Does long-term storage of spermatozoa occur in the adder (Vipera berus)?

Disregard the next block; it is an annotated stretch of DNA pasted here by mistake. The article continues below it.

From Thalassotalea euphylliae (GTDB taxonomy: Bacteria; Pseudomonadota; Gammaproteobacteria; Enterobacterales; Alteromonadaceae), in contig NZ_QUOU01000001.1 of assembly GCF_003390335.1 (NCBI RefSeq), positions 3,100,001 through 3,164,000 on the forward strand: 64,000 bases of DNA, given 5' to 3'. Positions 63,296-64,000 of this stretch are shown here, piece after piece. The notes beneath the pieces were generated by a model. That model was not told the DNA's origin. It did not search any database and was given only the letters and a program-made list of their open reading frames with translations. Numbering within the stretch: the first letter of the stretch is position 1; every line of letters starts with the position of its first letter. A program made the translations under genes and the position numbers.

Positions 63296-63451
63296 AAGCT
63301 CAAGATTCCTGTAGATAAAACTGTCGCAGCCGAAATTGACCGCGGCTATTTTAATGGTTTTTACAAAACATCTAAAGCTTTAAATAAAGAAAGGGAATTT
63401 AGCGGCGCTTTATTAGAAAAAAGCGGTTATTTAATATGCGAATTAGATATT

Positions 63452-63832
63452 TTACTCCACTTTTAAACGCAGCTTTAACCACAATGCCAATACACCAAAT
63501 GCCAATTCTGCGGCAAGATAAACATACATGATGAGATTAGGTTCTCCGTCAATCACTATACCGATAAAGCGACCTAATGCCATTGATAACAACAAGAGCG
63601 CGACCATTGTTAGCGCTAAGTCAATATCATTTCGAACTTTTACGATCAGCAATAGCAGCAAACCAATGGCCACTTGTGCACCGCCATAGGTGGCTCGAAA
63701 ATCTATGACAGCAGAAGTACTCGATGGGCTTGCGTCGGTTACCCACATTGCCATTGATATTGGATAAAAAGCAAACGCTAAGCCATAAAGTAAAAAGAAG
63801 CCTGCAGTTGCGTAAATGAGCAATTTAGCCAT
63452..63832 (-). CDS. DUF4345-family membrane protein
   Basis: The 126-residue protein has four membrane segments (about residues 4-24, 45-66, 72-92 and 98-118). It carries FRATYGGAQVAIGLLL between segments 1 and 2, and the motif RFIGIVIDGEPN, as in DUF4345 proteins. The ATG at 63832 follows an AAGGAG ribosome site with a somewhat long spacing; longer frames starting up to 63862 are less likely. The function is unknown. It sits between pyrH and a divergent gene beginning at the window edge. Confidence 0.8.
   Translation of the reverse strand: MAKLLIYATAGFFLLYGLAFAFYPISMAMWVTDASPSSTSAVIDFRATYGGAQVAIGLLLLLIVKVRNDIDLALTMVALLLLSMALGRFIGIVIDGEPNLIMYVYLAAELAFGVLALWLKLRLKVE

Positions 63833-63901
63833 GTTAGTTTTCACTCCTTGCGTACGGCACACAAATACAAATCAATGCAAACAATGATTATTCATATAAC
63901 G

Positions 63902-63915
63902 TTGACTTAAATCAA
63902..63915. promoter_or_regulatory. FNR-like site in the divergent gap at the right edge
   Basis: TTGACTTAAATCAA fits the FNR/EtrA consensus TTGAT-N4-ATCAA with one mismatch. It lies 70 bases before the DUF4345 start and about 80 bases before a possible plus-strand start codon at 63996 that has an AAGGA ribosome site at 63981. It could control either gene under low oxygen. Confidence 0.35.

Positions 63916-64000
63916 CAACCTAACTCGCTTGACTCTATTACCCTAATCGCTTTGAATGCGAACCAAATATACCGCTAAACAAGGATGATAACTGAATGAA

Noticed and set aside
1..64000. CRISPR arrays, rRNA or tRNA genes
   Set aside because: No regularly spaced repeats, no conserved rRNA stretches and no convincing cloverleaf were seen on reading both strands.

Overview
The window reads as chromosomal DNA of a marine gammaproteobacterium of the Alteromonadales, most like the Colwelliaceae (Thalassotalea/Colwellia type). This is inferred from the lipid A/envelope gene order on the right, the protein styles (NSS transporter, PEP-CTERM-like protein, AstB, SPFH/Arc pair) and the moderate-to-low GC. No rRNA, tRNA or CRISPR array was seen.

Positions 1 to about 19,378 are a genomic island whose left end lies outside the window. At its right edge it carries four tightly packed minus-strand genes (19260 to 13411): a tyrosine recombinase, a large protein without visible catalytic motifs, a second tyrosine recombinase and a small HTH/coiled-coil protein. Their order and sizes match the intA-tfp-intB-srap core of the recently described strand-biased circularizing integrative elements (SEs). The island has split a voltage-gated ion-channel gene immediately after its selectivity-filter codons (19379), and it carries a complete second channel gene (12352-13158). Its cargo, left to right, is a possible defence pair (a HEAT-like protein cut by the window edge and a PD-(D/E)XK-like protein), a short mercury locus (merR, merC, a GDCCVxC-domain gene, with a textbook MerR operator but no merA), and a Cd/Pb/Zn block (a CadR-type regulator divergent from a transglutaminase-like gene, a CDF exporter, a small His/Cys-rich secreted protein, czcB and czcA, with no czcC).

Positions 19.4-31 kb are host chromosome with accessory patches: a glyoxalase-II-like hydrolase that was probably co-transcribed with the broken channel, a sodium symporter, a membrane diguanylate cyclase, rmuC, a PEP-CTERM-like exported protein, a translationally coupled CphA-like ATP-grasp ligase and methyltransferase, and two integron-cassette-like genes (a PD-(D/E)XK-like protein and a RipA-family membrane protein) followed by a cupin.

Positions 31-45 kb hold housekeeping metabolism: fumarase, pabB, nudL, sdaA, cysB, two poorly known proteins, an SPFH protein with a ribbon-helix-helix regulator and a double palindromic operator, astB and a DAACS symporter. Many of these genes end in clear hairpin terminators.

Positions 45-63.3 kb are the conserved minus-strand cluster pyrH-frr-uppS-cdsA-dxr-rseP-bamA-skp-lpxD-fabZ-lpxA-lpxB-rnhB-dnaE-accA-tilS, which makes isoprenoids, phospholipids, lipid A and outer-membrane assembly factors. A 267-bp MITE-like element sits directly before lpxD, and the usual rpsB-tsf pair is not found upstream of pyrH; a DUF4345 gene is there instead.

In the adder (Vipera berus) multiple inseminations during the spring mating season have been demonstrated, with fertilization taking place several weeks after mating activities have ceased. Subsequent sperm competition in the female reproductive tract can result in within-season mixed paternity. Prolonged sperm storage between mating seasons has been suggested as another mechanism of sperm competition in the adder. Competition between new and old spermatozoa would obstruct efforts to reveal reproductive strategies that correlate observed behaviour to paternity in natural populations. In the present study, controlled breeding experiments with adders were performed and DNA fingerprinting was used to determine paternity among all offspring of a total of 15 litters. The offspring of 11 large females, that had most probably also mated in a previous season, were sired exclusively by enclosure males. This result and earlier empirical data support the hypothesis that long-term sperm storage, over one or several reproductive cycles, does not occur in the adder.